The 1950s was a prosperous time in American history. The unemployment rate was low, and families began to buy houses and cars in record numbers. Although this decade was relatively economically stable, it was also socially turbulent. Events that occurred during the civil rights movement brought the nation's attention to racial injustice, and desegregation resulted in significant conflict and violence.
The Civil Rights Movement
The most significant social change during the 1950s was desegregation, which was a direct result of the civil rights movement. Court rulings in the cases Plessy v. Ferguson and Brown v. The Board of Education of Topeka, Kansas, declared that segregation was unconstitutional. This paved the way for equal access to education and employment. However, the desegregation of public spaces did not occur overnight. Protests and riots were common, and resistance was intense. The arrest of Rosa Parks, the death of Emmett Till and the use of the National Guard to allow students access to a previously segregated school in Little Rock, Ark., are examples of the opposition to social change during this decade.
The 1950s was a time when social norms regarding the family began to change. The birth rate increased due to a rising standard of living and low inflation. With the establishment of the Federal Housing Administration, families were able to take out mortgages and buy homes in record numbers. This resulted in families increasingly moving from cities and rural areas to suburbs. Another change to the family occurred when women began to work outside of the home. During the 1950s, the amount of employed women rose by 18 percent.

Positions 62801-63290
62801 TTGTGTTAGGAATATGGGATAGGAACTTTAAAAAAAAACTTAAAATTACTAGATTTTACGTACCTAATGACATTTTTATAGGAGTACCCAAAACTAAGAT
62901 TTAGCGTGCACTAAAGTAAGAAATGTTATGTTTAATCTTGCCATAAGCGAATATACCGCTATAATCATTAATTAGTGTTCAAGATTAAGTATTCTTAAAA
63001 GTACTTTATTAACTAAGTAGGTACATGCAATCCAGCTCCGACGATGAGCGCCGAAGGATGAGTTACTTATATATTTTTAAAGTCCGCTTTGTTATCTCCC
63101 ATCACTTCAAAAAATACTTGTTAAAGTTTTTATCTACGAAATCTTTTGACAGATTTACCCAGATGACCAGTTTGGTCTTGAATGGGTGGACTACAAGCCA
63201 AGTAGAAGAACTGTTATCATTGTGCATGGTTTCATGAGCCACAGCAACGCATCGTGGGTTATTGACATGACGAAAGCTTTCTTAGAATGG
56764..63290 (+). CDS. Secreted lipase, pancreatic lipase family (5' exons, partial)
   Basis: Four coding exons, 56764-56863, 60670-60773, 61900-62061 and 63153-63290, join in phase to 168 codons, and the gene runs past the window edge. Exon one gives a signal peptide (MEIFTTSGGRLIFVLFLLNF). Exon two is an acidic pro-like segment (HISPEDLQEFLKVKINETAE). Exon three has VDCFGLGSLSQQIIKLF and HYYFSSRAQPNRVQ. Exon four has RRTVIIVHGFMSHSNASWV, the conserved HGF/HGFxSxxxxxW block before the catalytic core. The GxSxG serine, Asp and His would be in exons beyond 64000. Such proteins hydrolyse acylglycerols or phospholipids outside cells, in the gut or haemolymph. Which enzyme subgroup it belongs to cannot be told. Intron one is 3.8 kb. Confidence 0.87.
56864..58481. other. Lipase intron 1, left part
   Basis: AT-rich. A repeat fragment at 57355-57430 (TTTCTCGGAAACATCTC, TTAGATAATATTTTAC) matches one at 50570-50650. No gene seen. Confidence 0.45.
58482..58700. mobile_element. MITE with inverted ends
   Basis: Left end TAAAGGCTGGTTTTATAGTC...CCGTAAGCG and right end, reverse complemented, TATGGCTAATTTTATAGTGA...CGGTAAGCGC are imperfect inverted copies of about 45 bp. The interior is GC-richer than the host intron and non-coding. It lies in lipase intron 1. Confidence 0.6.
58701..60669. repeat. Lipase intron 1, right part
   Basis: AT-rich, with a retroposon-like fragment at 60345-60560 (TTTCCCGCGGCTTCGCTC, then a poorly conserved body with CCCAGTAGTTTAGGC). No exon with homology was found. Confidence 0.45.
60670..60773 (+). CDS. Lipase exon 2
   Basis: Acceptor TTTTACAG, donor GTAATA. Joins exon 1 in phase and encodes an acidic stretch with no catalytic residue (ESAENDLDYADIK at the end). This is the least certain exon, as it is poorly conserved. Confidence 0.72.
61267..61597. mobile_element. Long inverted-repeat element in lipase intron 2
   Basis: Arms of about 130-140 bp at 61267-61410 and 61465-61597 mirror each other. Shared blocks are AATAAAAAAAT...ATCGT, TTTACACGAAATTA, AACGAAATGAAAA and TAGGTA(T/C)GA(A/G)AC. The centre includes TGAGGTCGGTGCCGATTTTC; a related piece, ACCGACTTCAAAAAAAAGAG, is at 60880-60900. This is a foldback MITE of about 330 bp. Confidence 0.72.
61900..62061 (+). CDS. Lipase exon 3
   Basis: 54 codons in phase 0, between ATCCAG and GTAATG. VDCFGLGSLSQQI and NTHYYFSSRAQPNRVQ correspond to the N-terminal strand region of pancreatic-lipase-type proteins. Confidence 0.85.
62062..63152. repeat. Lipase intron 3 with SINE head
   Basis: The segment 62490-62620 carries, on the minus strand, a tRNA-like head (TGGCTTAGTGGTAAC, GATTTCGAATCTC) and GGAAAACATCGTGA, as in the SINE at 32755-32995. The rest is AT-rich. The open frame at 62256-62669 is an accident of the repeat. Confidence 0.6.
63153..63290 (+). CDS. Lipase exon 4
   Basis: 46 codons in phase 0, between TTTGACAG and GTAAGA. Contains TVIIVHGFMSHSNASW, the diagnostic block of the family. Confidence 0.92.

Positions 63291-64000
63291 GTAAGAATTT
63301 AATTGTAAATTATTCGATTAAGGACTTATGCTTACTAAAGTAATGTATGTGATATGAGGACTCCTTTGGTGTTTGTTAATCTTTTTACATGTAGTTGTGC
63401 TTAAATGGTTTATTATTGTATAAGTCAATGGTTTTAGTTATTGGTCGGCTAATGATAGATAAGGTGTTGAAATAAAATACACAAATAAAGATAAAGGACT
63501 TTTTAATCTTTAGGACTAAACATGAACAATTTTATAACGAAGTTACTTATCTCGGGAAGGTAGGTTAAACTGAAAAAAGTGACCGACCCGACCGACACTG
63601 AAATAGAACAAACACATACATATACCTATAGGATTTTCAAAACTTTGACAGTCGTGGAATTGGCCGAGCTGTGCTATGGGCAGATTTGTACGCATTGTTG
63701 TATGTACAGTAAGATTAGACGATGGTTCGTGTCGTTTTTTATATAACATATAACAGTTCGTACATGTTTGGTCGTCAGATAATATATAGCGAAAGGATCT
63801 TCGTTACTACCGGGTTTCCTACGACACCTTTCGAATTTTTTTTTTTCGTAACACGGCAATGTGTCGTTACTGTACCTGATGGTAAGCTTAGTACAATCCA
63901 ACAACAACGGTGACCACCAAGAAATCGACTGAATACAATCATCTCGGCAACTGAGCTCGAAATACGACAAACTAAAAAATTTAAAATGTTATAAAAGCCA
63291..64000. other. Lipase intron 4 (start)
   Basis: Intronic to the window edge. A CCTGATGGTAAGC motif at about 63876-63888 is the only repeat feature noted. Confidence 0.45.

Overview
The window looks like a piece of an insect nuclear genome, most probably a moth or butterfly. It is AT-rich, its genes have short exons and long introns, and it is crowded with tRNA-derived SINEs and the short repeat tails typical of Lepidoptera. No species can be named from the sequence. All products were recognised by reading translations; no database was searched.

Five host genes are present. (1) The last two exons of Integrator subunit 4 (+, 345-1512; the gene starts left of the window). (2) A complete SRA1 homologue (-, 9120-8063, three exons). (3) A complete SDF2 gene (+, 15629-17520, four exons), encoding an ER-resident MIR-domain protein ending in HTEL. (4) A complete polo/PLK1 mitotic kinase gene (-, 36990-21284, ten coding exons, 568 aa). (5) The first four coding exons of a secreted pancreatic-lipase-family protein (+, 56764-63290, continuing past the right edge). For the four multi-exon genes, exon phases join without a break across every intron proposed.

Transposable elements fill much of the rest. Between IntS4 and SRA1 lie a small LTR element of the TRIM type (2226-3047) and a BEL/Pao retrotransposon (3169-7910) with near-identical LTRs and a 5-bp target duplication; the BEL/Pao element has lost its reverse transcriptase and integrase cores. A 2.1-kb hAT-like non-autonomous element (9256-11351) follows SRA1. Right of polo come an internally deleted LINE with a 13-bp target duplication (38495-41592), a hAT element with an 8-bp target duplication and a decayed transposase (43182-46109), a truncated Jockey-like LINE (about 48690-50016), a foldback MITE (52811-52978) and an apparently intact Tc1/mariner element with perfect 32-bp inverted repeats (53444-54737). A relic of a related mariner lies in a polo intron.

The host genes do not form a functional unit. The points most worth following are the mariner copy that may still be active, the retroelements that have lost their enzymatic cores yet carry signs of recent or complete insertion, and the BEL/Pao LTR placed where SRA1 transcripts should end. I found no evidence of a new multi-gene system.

The government expanded its role in the economy during the 1950s by adopting new budgeting practices to fund a variety of programs. For example, the government created budgets to expand social welfare programs such as housing assistance and food stamps. The government also dedicated a significant amount of money to the construction of highways and airports. To fund these projects, taxes, especially income taxes, continued to rise steadily during this decade.
After decades of increased spending to fund war efforts, the government cut back on defense spending and reduced the national deficit during the 1950s. President Dwight Eisenhower proposed a budget to Congress, which was later approved, to cut the projected deficit of $10 billion in half. In addition, the defense budget was reduced by $5 billion in 1955. Reductions in the government's spending resulted in a mild recession lasting from 1953 to 1954. However, the unemployment rate only briefly rose to 6 percent during the height of this recession.
Michelle Lee has been writing on the topics of culture and society since 2010. She has published articles in scholarly journals, such as "Social Problems" and the "Journal of Sociology," and also written articles for web-based companies. Lee holds a Bachelor of Arts in ethnic, gender and labor studies from the University of Washington.